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Jan Khaskheli
Saturday, June 04, 2011
From Print Edition
 
 

 

Karachi

 

Sindh is rich with a diverse array of wildlife species, even in the desert areas of Thar. However conservationists are becoming increasingly worried about the survival of certain species who they believe are under threat or on the verge of extinction due to government negligence as well as the hostile attitude of farmers and other locals.

 

One such species is the Indian pangolin or scaled anteater that is native to the Thar desert and parts of Sindh.

 

According to wildlife conservationists a small population of the pangolin - locally known as Chiunti Khor– can be found in natural environments such as riverine forests, karachi’s beaches, mountains as well as green zones across Sindh.

 

Recently a farmer crushed a helpless pandolin under the wheels of his tractor in Thar, as he felt its presence was threatening. The latter carelessness and insensitivity shown towards the pandolins has raised a red flag for wildlife activists as well as one Sindh Wildlife Department (SWD) official who told The News that the government is not even aware of the total population of this species in the province; let alone taking measures to protect it.

 

The SWD official, on the condition of anonymity, expressed that the department had failed to prioritise species that need protection and take measures to conserve their populations in the wild due to negligence as well as the hostile attitude of farmers and herdsmen. He lamented that due to the latter failure many species have already disappeared from the wild.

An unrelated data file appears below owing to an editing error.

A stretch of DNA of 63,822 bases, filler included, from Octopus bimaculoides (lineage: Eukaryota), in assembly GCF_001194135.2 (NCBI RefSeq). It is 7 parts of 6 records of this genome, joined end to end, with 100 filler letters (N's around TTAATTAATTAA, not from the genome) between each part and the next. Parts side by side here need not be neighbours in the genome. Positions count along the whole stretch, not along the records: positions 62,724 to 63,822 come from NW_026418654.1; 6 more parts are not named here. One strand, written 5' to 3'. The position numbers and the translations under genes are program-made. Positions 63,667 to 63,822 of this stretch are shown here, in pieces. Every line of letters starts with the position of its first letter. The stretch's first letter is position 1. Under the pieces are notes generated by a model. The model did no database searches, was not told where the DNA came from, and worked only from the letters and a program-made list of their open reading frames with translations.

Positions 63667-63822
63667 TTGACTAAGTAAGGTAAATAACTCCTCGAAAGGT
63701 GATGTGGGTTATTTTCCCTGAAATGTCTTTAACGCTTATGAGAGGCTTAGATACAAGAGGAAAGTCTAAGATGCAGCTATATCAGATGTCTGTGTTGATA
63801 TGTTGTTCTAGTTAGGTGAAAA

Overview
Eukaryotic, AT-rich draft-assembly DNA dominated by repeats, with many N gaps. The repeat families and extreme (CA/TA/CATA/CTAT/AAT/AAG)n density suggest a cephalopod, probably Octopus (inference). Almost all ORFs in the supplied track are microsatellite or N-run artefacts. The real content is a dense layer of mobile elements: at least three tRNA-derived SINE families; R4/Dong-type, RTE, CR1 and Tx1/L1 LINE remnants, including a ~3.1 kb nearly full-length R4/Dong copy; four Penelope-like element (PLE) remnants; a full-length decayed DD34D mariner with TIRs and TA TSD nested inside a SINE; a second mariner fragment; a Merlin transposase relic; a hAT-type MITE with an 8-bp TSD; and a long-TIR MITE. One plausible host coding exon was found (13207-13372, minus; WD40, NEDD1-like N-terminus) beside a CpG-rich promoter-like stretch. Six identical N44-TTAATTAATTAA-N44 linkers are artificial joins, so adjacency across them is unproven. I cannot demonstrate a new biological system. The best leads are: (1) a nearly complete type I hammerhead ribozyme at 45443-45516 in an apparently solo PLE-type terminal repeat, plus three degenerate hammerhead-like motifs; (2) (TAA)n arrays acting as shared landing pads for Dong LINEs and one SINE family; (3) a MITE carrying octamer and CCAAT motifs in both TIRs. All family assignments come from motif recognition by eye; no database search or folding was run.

“SWD has only put a few species such as the deer, hog deer and others on their list of priorities. But there are many others that need protection and due to the lack of data we do not know their current status in the wild,” the official said.

 

He explained that Indian pangolin were one of the most timid mammals that ordinarily shy away from human contact, adding that this was why they inhabited remote natural environments.

 

He stressed that this species were a testament of nature’s beauty and needed to be given importance at the government level. Even SWD senior staff members were unaware about the importance of this sensitive animal along with other birds, reptiles and insects that are in need of their protection, he said regrettably.

 

Without proper data available the department’s field staff can not educate locals about the importance of this species. Ever since its inception in 1972, Sindh’s Wildlife Department has yet to conduct a comprehensive survey of all the species native to the province that would help quantify their exact numbers as well as their natural habitats.

 

The official pointed to the unique role that each species played in the delicate ecological balance of the natural environments, and how the government should not neglect one while protecting others.

 

He said that at this point SWD lacked the facility to keep pandolins in its protective custody, therefore, in the event that somebody finds one wandering in human habitats the best solution is to release it into the canal so as to save it from the people; who would most likely try to kill it at first glance.

 

Traditional conservationists believe that an increased awareness about the animal at the community level would help protect it from becoming endangered.

 

According to the official, because their numbers as well as habitats are relatively unknown he can only guess that theirn dwindling numbers in the area were due to changes in crop patterns along with shifting weather conditions that have pushed the pandolin to other habitats or else they are currently battling for their very survival.

 

Despite several attempts, The News was unable to get a statement from the Sindh Wildlife Conservator regarding any future plans to comprehensively map out the various species inhabiting the province.